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Re: [HSSG] 40G MAC Rate Discussion


A very real factor in 10GBASE-T power reduction and multiple PHY integration is already present and pushing hard without regard to 10GBASE-T use in a 40G context. That is the very real market need for high port density in switches. The volume switch market doesn't get real at any speed until you can put multiple Cu PHYs on a single chip. Thus the multiple PHY chip is, by necessity, already a high priority item for 10GBASE-T vendors (even though power is a significant challenge at this point). I say this with only a knowledge of history and no insider information. I'm sure that a more intimately affected party (e.g. Bill) can comment further.

Thus, I am in violent agreement that time is on our side, especially in this particular area. It might facilitate things for 40G copper vendors to nurture MSAs on the RJ-45 side of a multi 10GBASE-T chip to better support some sort of (to be) standardized 16 pair ribbon cable for 40G.


At 03:44 PM 4/10/2007 , Paul Kolesar wrote:

First, let me apologize for misspelling Scott Kipp's last name in my previous note. Sorry Scott.

I think you have touched on the key issue facing 10GBASE-T: power dissipation.  While we can look forward to lower power consumption with future IC feature reductions, these will be muted by the need for multiple 10GBASE-T PMDs in a LAG or other parallel scenario.  Such power reductions will also enable lower power consumption by the optical PMDs, although by relatively smaller power reduction ratios.  In my estimation it will be difficult, or far into the future, to deliver a 4x 10GBASE-T device that dissipates the equivalent dissipation of 40G parallel optical transceivers. 

The cost of the copper cabling will also be 4x higher than for a single 10GBASE-T link.  So here it would loose its most of its competitive edge. 

The relative PMD cost factors are unknown, since I am not aware of 10GBASE-T ports in the market at this time.  But it is very likely that once 10GBASE-T become highly integrated, they will compete with the parallel optical transceivers where their application spaces overlap.  It is unclear if that overlap will include 40G applications, since LAG deployments will fade as the single PMD solutions become available.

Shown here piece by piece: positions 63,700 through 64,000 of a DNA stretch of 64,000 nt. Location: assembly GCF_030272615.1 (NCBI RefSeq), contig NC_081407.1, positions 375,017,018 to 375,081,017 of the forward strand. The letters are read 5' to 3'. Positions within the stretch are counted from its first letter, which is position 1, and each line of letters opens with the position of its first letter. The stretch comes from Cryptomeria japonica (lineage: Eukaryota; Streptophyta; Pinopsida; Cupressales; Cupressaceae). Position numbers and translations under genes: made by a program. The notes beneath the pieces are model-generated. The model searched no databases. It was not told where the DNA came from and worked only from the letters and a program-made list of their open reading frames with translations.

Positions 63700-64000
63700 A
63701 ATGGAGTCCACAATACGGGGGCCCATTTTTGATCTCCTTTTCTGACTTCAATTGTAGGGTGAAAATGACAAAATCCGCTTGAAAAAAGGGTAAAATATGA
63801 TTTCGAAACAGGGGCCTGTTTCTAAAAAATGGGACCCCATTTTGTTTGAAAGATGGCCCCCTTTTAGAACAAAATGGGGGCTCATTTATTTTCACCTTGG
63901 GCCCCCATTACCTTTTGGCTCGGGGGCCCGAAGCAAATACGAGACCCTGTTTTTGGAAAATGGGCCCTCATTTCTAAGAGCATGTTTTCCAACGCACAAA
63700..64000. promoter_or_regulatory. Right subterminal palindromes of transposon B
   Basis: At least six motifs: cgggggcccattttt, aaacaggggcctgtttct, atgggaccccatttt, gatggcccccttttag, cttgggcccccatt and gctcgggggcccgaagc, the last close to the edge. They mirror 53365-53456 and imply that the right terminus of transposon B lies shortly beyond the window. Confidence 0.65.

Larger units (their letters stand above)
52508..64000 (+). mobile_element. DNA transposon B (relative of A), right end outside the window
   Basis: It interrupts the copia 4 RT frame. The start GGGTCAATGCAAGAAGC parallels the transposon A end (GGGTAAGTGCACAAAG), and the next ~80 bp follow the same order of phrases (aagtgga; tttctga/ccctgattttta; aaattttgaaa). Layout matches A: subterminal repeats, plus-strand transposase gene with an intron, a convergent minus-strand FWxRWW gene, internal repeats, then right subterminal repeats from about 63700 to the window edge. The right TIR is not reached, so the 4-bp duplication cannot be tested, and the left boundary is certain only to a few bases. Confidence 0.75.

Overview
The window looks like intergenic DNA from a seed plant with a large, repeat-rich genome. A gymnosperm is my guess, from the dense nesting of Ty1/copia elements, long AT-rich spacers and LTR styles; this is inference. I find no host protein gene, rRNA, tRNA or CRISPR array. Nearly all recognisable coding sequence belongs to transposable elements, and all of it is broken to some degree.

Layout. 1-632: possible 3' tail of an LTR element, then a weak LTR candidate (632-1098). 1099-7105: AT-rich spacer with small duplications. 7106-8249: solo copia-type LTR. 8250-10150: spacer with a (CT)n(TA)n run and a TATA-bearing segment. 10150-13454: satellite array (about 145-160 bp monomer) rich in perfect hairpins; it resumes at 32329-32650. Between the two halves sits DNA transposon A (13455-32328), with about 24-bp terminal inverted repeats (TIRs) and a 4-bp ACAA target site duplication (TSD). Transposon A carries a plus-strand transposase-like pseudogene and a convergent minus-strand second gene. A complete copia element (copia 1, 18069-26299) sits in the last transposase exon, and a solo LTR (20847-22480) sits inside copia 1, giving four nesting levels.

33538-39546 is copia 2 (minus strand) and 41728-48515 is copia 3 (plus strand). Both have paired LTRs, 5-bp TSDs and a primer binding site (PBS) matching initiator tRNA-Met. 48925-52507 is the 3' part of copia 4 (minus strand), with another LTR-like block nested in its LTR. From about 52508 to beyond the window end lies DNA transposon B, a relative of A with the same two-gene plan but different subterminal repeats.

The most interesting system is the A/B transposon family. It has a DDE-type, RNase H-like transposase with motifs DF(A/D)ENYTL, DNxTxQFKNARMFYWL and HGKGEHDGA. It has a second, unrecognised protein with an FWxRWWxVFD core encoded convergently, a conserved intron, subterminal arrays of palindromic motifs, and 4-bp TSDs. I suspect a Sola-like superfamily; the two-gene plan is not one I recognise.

Time appears to be one of the variables with the greatest influence on the optimal choice.  Will that play best to copper or fiber?  Somebody with a better crystal ball than mine on the issues outlined above needs to weigh in. 

Paul Kolesar
CommScope Inc.
EnterpriseŽ Solutions
1300 East Lookout Drive
Richardson, TX 75082
Phone:  972.792.3155
Fax:      972.792.3111

Mikael Abrahamsson <swmike@SWM.PP.SE>

04/10/2007 03:04 PM
Please respond to
Mikael Abrahamsson <swmike@SWM.PP.SE>

Re: [HSSG] 40G MAC Rate Discussion

On Tue, 10 Apr 2007, Ali Ghiasi wrote:

> I know there is readily available solution based on QSFP that could do
> 40G copper with twin-ax cables.  Copper solution are very attractive for
> sub-10m as they offer order of magnitude cost advantage.  Longer reach
> cable not as attractive as you have to use heavier gage which increase
> the cable size, weight, cost, and the complexity of receiver increases.

Well, my idea was to compare 4*10GE LAG and whatever 40GE solution is
being proposed. I understand now I should have written this outright,

My thoughts were that operational cost and CAPEX of doing 4*10GE LAG using
10GBASE-T for servers would be quite a lot lower than any new proposed
40GE solution, since I only saw coaxial and fiber proposed for 40GE
physical media.

Or have I misunderstood 10GBASE-T when it comes to power and reach (100M
over CAT7 or ~50 on CAT6)? Does it require a lot more power than fiber
based solution?

From a pure end-user perspective CAT6-7 based cabling has the lowest
operational cost (physical only) since it's abundant and there is a lot of
experience with that kind of cabling. But perhaps it uses a lot more power
than the other proposed solutions for 40GE?

Mikael Abrahamsson    email: